If you want to open a restaurant, the Kappabashi district in Tokyo’s Taito Ward is the place to go because it has everything you need, and more.

Situated between the popular Ueno and Asakusa districts, Kappabashi boasts more than 180 shops selling tableware and kitchen equipment for business use and store fixtures.

The shops stretch for almost 1 km along the shopping arcade linking Kototoidori Street in the north with Asakusadori Street in the south, showcasing not only kitchenware but also lifelike plastic models of food.

Although the arcade is dedicated to the food industry, Kappabashi has in recent years become popular with amateur cooks and tourists, who throw in a visit because of its close proximity to Asakusa.

One of the main draws is the skillfully crafted plastic samples of ramen, sushi, tempura, cakes and other food displayed at restaurant entrances throughout Japan.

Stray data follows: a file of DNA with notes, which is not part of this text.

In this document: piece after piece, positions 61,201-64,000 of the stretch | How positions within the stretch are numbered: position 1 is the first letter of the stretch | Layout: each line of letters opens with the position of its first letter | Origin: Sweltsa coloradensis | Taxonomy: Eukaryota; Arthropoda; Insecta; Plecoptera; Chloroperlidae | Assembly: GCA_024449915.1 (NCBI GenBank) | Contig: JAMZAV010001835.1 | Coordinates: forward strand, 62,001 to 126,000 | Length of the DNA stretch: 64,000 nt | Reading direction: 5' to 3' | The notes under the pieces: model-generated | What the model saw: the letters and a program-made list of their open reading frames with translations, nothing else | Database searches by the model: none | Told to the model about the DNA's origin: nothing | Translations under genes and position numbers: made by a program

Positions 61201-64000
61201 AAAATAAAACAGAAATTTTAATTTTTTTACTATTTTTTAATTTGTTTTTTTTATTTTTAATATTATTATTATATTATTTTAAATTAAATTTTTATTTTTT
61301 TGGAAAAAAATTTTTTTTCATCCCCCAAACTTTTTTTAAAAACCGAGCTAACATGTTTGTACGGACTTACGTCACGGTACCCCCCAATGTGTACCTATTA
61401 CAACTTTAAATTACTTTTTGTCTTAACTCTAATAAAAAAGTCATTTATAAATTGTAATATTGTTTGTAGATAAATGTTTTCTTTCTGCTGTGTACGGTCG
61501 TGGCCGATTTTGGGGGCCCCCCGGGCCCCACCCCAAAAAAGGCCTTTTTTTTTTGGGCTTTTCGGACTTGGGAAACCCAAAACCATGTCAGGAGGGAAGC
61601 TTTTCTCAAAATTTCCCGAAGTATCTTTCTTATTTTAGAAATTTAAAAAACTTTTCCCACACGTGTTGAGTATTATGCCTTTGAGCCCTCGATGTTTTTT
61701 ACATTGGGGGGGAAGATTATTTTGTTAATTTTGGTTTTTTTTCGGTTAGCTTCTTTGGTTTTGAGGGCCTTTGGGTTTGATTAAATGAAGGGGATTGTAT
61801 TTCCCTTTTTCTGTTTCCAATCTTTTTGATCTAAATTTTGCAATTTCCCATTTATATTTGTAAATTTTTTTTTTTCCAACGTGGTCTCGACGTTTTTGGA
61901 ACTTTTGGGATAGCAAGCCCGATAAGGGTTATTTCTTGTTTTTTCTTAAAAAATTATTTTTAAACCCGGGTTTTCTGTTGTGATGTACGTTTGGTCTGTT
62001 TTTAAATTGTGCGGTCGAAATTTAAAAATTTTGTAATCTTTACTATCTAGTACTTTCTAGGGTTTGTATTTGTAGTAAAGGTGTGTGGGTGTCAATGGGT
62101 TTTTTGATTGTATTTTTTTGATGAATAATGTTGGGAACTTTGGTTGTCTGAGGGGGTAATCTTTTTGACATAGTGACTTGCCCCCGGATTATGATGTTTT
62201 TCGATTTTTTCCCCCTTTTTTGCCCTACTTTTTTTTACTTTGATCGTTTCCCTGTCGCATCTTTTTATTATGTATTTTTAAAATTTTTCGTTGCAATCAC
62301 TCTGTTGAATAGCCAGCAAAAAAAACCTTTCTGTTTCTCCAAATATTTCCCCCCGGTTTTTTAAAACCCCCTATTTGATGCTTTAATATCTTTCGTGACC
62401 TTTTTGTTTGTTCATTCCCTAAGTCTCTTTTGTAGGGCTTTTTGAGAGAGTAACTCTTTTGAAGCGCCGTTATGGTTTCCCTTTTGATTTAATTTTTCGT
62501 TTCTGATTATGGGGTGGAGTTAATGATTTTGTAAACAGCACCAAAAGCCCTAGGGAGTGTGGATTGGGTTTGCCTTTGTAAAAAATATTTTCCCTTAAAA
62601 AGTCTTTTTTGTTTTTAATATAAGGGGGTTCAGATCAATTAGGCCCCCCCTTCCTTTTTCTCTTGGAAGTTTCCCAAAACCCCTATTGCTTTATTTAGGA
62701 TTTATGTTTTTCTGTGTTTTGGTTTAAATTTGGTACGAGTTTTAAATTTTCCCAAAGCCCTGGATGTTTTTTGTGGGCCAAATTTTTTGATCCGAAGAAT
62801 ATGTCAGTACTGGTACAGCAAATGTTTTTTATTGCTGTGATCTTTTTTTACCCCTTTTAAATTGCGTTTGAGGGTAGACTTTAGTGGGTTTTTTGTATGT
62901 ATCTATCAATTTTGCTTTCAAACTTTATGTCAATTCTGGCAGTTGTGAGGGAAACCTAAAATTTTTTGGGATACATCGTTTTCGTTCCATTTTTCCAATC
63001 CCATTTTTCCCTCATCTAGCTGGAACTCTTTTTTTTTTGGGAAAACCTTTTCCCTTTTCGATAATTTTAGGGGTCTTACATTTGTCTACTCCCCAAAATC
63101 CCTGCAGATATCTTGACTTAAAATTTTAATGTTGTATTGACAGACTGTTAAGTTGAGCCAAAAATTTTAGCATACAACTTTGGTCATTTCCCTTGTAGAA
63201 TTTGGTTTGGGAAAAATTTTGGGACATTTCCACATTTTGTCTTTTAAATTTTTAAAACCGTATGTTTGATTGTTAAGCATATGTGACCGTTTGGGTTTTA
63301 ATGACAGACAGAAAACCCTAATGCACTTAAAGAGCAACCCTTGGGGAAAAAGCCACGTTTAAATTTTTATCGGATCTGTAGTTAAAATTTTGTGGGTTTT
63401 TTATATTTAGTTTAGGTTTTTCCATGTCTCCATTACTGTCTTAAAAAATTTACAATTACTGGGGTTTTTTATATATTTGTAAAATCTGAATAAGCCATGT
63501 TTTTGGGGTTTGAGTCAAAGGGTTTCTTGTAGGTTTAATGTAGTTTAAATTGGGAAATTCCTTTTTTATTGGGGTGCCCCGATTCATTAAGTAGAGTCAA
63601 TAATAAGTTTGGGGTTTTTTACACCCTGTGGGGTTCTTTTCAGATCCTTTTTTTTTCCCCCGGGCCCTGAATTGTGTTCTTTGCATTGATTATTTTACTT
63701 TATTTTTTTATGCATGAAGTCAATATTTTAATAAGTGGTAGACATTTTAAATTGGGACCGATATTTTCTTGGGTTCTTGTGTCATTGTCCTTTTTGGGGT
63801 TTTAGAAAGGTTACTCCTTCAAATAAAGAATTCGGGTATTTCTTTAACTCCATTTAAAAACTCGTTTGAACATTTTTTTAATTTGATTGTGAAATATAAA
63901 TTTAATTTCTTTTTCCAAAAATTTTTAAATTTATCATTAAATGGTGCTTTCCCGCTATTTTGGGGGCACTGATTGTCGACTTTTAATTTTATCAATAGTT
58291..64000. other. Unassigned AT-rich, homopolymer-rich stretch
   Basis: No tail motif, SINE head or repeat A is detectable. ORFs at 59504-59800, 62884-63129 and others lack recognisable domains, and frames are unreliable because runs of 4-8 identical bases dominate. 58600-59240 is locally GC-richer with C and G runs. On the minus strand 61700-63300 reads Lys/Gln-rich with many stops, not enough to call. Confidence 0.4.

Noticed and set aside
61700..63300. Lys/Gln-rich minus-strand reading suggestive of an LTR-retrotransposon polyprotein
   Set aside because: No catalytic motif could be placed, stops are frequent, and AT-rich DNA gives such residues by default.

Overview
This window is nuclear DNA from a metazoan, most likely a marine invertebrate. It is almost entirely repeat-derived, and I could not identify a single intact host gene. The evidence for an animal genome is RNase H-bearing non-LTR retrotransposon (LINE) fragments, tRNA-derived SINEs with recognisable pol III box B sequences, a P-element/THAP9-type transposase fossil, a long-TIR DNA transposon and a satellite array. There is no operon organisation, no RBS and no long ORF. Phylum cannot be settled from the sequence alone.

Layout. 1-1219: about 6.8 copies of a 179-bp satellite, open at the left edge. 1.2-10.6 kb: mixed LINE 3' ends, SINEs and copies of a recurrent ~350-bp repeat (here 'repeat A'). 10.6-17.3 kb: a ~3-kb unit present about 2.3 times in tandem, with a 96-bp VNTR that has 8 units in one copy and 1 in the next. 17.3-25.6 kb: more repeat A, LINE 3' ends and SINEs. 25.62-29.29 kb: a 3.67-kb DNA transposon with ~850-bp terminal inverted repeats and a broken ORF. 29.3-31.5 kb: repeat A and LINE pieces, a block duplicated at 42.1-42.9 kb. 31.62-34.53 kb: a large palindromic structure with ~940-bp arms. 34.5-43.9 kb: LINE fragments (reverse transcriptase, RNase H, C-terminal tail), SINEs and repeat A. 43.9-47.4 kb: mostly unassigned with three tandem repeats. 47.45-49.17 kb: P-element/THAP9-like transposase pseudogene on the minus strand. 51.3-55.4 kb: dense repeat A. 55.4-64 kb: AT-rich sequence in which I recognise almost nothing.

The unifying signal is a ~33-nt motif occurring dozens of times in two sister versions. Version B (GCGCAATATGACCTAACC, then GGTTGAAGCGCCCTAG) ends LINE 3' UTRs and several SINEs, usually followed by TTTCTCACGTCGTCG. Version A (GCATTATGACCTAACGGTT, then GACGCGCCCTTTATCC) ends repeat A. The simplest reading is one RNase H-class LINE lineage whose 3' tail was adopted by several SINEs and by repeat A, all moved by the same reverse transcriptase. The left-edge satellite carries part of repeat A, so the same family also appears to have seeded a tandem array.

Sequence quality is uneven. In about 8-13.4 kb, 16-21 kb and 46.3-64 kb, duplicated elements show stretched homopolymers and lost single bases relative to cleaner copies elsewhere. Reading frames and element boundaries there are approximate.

But many also come to purchase top-notch “hocho” (kitchen knives). Some are chefs at Japanese restaurants overseas, but others are merely housewives and husbands with a strong preference for quality cooking utensils and an interest in maintaining them, shop owners said.

The origins of Kappabashi date back to the Taisho Era about 100 years ago, when a small group of shops began selling kitchenware. As other shops followed suit, the merchant community gradually grew.

Despite the 1923 Great Kanto Earthquake and the devastating Tokyo air raids of World War II, Kappabashi never died out.

As Japan rebuilt from the war, its food culture diversified, increasing the need for different kinds of kitchenware and handing the industry a big chance. Kappabashi’s merchants thrived.

Unlike decades ago, many shops here now cater to general consumers. Each autumn, Kappabashi organizes a bargain event that draws as many as 300,000 people from across the nation.

As long as Japan’s food culture grows, Kappabashi will continue to thrive.

This section, appearing on the first Monday of each month, offers a snapshot view of areas that may interest tourists.

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